This essay is the fourth of four that reviews “The Koons Effect,” a recent symposium at the Whitney Museum of American Art and the Institute of Fine Arts, New York University. Read the first, second, and third texts.
Jeff Koons in the 1980s: Pop Culture Turns Up Late
The Koons Effect Part 2
Friday, September 12, 2014
Institute of Fine Arts, New York University, New York
Concluding the two-day symposium on the work of Jeff Koons was a keynote address by the art historian Thomas Crow, Rosalie Solow Professor of Modern Art at the Institute of Fine Arts at New York University. By choosing a single decade—Crow’s talk was titled “Jeff Koons in the 1980s: Pop Culture Turns Up Late”—the scholar conveniently avoided discussing the artist’s work since the early 1990s, typically considered the divisive break between those who respect and loathe the artist, in particular when Koons exhibited his Made in Heaven series (1989–91). Indeed, in a review of the Whitney Museum of American Art’s exhibition Jeff Koons: A Retrospective, one critic wrote, “Watching Koons between 1985 and 1992 was like being on a roller coaster, beholding the readymade crossed with greed, money, creepy beauty, and the ugliness of our culture.”1 Even the exhibition’s curator, Scott Rothkopf, skirted the later work in his catalogue essay “No Limits,” which analyzes Koons’s work up to Made in Heaven before defending the artist against the art market for the last half.2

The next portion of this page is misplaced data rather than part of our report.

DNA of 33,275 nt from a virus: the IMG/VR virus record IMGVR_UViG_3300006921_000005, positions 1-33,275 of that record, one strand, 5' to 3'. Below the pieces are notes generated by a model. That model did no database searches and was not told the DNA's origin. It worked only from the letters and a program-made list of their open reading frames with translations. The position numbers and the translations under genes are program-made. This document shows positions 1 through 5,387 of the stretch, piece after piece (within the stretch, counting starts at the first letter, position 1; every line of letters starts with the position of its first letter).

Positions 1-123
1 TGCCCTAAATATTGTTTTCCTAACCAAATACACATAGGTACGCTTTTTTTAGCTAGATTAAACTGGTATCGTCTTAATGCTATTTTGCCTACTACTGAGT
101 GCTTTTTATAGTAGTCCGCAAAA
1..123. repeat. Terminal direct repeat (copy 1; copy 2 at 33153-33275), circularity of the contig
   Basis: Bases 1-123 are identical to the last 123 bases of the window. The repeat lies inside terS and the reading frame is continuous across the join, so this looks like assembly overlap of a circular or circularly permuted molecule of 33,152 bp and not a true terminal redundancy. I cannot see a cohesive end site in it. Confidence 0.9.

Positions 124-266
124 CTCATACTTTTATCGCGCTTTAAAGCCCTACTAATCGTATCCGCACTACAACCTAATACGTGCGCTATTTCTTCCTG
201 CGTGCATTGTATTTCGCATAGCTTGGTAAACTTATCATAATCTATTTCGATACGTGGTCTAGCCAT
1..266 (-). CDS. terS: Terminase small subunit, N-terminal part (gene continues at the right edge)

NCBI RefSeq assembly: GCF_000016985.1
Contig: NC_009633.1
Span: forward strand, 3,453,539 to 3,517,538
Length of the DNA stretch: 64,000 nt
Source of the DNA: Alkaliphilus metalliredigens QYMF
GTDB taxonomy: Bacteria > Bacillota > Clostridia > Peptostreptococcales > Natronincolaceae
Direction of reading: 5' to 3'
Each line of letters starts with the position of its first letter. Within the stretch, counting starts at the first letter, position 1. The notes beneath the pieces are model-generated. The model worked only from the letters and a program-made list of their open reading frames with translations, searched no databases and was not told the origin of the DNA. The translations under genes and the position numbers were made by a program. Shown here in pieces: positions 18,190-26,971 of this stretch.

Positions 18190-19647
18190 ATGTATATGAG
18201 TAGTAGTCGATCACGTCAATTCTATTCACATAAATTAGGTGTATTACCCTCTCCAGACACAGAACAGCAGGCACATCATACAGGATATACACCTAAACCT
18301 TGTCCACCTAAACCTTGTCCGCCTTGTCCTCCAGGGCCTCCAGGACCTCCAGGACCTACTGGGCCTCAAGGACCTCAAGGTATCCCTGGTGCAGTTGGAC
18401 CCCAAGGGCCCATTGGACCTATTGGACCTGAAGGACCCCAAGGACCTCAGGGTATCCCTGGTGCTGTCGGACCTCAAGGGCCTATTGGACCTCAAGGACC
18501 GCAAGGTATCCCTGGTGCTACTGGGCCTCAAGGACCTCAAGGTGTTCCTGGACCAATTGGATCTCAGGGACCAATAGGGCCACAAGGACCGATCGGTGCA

Crow’s delivery was slow, calm, assured, and never overbearing; his modest confidence was almost fatherly. He began his talk by discussing three artworks typically understood as “distant from Koons” but with “corresponding and congruent” ideas. Hans Haacke’s Condensation Cube (1963–65), a sculpture comprising water inside a Plexiglas cube that responds to an exhibition’s environment, becoming “a living organism that reacts in a flexible manner to its surroundings.” Condensation Cube, Crow noted, can exist in the three chemical phases of matter—solid, liquid, and gas—depending on its physical conditions. Crow returned to the notion of phases, and to elements such as air and water, and also to conceptual, representational, and literal phases of imagery, several times during his talk.